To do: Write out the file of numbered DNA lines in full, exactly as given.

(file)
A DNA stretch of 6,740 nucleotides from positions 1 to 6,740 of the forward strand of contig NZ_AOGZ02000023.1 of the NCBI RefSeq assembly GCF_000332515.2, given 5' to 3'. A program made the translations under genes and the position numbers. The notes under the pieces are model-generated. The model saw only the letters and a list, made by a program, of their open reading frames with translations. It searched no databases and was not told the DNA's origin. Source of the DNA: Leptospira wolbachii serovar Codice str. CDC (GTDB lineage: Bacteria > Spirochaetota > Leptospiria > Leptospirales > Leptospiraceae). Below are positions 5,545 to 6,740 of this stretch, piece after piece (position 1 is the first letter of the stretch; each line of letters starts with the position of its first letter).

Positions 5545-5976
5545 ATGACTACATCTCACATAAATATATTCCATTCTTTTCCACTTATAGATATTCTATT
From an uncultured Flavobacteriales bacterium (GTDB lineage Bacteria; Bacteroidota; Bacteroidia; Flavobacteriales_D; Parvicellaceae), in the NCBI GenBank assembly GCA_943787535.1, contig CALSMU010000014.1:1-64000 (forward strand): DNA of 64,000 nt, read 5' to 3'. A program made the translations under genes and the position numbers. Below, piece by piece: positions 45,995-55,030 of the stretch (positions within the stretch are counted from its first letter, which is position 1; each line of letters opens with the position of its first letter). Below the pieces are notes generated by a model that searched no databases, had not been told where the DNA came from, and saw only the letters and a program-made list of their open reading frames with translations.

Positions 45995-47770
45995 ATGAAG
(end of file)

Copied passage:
A DNA stretch of 6,740 nucleotides from positions 1 to 6,740 of the forward strand of contig NZ_AOGZ02000023.1 of the NCBI RefSeq assembly GCF_000332515.2, given 5' to 3'. A program made the translations under genes and the position numbers. The notes under the pieces are model-generated. The model saw only the letters and a list, made by a program, of their open reading frames with translations. It searched no databases and was not told the DNA's origin. Source of the DNA: Leptospira wolbachii serovar Codice str. CDC (GTDB lineage: Bacteria > Spirochaetota > Leptospiria > Leptospirales > Leptospiraceae). Below are positions 5,545 to 6,740 of this stretch, piece after piece (position 1 is the first letter of the stretch; each line of letters starts with the position of its first letter).

Positions 5545-5976
5545 ATGACTACATCTCACATAAATATATTCCATTCTTTTCCACTTATAGATATTCTATT
From an uncultured Flavobacteriales bacterium (GTDB lineage Bacteria; Bacteroidota; Bacteroidia; Flavobacteriales_D; Parvicellaceae), in the NCBI GenBank assembly GCA_943787535.1, contig CALSMU010000014.1:1-64000 (forward strand): DNA of 64,000 nt, read 5' to 3'. A program made the translations under genes and the position numbers. Below, piece by piece: positions 45,995-55,030 of the stretch (positions within the stretch are counted from its first letter, which is position 1; each line of letters opens with the position of its first letter). Below the pieces are notes generated by a model that searched no databases, had not been told where the DNA came from, and saw only the letters and a program-made list of their open reading frames with translations.

Positions 45995-47770
45995 ATGAAG